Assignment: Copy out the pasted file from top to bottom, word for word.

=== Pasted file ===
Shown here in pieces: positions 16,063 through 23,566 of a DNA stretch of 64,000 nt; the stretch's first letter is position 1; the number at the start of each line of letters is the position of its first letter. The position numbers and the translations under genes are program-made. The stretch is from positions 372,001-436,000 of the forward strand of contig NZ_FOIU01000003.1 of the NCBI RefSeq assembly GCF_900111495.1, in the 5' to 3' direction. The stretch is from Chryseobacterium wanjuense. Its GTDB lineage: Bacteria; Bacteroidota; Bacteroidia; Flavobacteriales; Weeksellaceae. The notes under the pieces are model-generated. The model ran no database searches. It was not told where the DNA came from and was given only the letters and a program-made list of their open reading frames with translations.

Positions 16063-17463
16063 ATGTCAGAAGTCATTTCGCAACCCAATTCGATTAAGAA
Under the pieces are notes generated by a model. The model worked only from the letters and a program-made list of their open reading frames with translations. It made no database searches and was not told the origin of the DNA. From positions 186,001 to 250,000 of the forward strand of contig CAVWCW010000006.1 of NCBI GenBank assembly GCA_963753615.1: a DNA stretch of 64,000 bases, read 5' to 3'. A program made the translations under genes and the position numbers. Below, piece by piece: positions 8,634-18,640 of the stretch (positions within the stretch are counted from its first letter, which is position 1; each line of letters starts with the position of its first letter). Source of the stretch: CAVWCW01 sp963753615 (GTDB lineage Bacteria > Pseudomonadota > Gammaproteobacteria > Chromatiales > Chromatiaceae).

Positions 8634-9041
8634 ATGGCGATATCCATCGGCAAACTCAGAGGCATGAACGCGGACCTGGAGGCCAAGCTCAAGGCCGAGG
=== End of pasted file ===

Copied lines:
Shown here in pieces: positions 16,063 through 23,566 of a DNA stretch of 64,000 nt; the stretch's first letter is position 1; the number at the start of each line of letters is the position of its first letter. The position numbers and the translations under genes are program-made. The stretch is from positions 372,001-436,000 of the forward strand of contig NZ_FOIU01000003.1 of the NCBI RefSeq assembly GCF_900111495.1, in the 5' to 3' direction. The stretch is from Chryseobacterium wanjuense. Its GTDB lineage: Bacteria; Bacteroidota; Bacteroidia; Flavobacteriales; Weeksellaceae. The notes under the pieces are model-generated. The model ran no database searches. It was not told where the DNA came from and was given only the letters and a program-made list of their open reading frames with translations.

Positions 16063-17463
16063 ATGTCAGAAGTCATTTCGCAACCCAATTCGATTAAGAA
Under the pieces are notes generated by a model. The model worked only from the letters and a program-made list of their open reading frames with translations. It made no database searches and was not told the origin of the DNA. From positions 186,001 to 250,000 of the forward strand of contig CAVWCW010000006.1 of NCBI GenBank assembly GCA_963753615.1: a DNA stretch of 64,000 bases, read 5' to 3'. A program made the translations under genes and the position numbers. Below, piece by piece: positions 8,634-18,640 of the stretch (positions within the stretch are counted from its first letter, which is position 1; each line of letters starts with the position of its first letter). Source of the stretch: CAVWCW01 sp963753615 (GTDB lineage Bacteria > Pseudomonadota > Gammaproteobacteria > Chromatiales > Chromatiaceae).

Positions 8634-9041
8634 ATGGCGATATCCATCGGCAAACTCAGAGGCATGAACGCGGACCTGGAGGCCAAGCTCAAGGCCGAGG